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Julianna Roman Strived for Equity in Work as Maryland Public Service Scholar

Nicole Patterson

Julianna Roman in Annapolis

Julianna Roman, C’23, recently served as a Maryland Public Service Scholar in the Governor’s Summer Internship Program (GSIP), where she completed important work on how to better preserve historic African American cemeteries and how to implement policy changes to help graduation disparity between English language learners and non-English language learners.

“I enjoyed every second of doing my part to encourage a more equitable and hospitable environment for all Marylanders,” Roman said. The Philosophy, Politics and Economics (PPE), French and Spanish triple major added: “I believe the core courses as well as my PPE and language courses have instilled in me the desire to be curious, reflective and compassionate—which I believe are important skills for a public servant.” She is an Honors student and a Mount Fellow.

The GSIP, in partnership with University of Maryland, Baltimore County (UMBC), encourages and provides Maryland’s college students the opportunity to experience work at a nonprofit organization or government agency, explore and strengthen their understanding of the sector in which they are placed, gain exposure through meetings and networking events with Maryland’s leaders, and practice putting their knowledge and skills to work in a presentation to relevant stakeholders.

To gain experience, Roman was placed at the Maryland Historical Trust, her internship site, under the mentorship of Director Elizabeth Hughes. To explore and reflect on her public service, Roman attended seminars and produced three major projects outside of the internship.The hybrid format allowed her to attend meetings, events and have various networking opportunities. Finally, through practice, she put her knowledge and skills to work by providing analysis and recommendations to a working group.

“I was part of the beginnings of a study to establish a fund to better preserve historic African American cemeteries. The study was proposed in House Bill 1099 that had just passed through the Maryland General Assembly and was sponsored by Delegate Al Carr Jr.,” Roman explained.

She interviewed and collected data on the situation in each of the 23 counties, and a few cities, in Maryland, through cold calls, emails and Google Meets. “I created graphs and a PowerPoint which I used to present my findings to the historic African American cemetery working programs available across the country for the purpose of preserving historic African American cemeteries. There were not many,” she said. “From this study I was then able to make recommendations to the working group who would then create Maryland’s grant program for this purpose.”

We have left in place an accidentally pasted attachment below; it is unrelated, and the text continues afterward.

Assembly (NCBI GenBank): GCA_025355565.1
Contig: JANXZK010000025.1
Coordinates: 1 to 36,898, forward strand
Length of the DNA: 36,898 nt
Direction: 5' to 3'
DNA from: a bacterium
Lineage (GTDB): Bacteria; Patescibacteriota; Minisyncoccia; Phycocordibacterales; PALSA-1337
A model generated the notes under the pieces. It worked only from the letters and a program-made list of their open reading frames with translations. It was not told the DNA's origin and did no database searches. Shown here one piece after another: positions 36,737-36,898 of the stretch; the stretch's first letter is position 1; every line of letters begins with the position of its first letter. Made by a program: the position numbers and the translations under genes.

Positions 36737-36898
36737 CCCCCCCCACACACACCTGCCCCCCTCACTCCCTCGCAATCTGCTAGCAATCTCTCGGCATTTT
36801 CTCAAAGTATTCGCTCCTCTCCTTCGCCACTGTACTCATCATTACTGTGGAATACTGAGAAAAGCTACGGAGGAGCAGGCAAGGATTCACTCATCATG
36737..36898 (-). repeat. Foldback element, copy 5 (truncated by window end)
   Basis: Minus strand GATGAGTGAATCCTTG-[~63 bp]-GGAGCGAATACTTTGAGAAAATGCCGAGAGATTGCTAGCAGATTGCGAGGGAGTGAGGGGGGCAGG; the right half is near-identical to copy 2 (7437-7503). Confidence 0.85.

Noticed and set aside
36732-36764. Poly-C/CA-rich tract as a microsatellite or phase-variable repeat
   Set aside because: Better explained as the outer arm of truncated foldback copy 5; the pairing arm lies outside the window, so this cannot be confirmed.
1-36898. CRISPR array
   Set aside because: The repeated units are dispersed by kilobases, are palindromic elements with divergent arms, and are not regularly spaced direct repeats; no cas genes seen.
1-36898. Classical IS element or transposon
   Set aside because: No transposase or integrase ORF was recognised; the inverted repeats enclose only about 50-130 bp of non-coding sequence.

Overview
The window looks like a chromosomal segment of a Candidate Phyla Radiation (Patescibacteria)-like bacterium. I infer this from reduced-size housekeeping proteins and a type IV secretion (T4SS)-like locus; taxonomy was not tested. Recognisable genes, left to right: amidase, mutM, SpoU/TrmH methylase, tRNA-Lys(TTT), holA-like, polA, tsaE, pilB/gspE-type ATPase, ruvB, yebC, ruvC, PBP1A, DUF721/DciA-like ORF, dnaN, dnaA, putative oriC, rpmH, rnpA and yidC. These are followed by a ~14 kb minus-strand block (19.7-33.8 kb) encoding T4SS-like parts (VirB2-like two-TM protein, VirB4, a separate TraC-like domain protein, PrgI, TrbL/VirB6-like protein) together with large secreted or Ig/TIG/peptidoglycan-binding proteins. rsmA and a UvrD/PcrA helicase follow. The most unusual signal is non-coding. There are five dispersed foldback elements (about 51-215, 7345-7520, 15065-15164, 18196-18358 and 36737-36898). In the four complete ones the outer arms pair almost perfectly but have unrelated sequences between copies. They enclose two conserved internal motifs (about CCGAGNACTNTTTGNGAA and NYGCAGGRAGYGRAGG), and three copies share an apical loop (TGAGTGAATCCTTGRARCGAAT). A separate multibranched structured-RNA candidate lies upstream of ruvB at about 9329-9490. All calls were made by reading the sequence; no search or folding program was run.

As a complement to her internship project, she worked on three additional projects for UMBC’s Shriver Center as a fellow: an equity project, a policy paper and a digital story. The Shriver Center at UMBC coordinates several Public Service Scholar fellowship programs on behalf of the state of Maryland. Roman’s first initiative was a group policy paper regarding her proposed topic to address the graduation disparity of English language learners compared to non-English language learners in Maryland. “We then had the opportunity to present our findings to members of Governor Hogan’s cabinet,” she added.

The second was an equity project. “I wrote a reflection paper discussing my own position in the matrix of oppression as well as what I had learned about my agency in completing the project by creating an artistic representation of what I had learned through this process,” Roman explained. It became the driving force for her focus in her recommendations to the working group for the grant fund for the preservation of historic African American cemeteries, she said. Her final project was to create a digital story that shared her journey to this fellowship and to public service.

Roman first heard about the internship through the Mount’s Career Center and was paid a $2,000 stipend for her participation in the program. Additionally, she received funding for travel and hotel accommodations from the Mount’s Office of Competitive Fellowships and worked part-time as a server at Café del Sol and volunteered at Ten Thousand Villages, a fair trade store, in Hagerstown, Maryland.

She is currently treasurer of the French club, vice president of the Italian club, a member of the Sigma Delta Phi Hispanic Honors Society and a Mount tutor for French, Spanish, Japanese and economics. Roman has studied in Dublin, Ireland; Cuenca, Ecuador; and Tours, France. While in Ecuador she interned as an archival assistant at the Bienal de Cuenca and as an English teaching assistant at the Universidad de Cuenca.

Nicole Patterson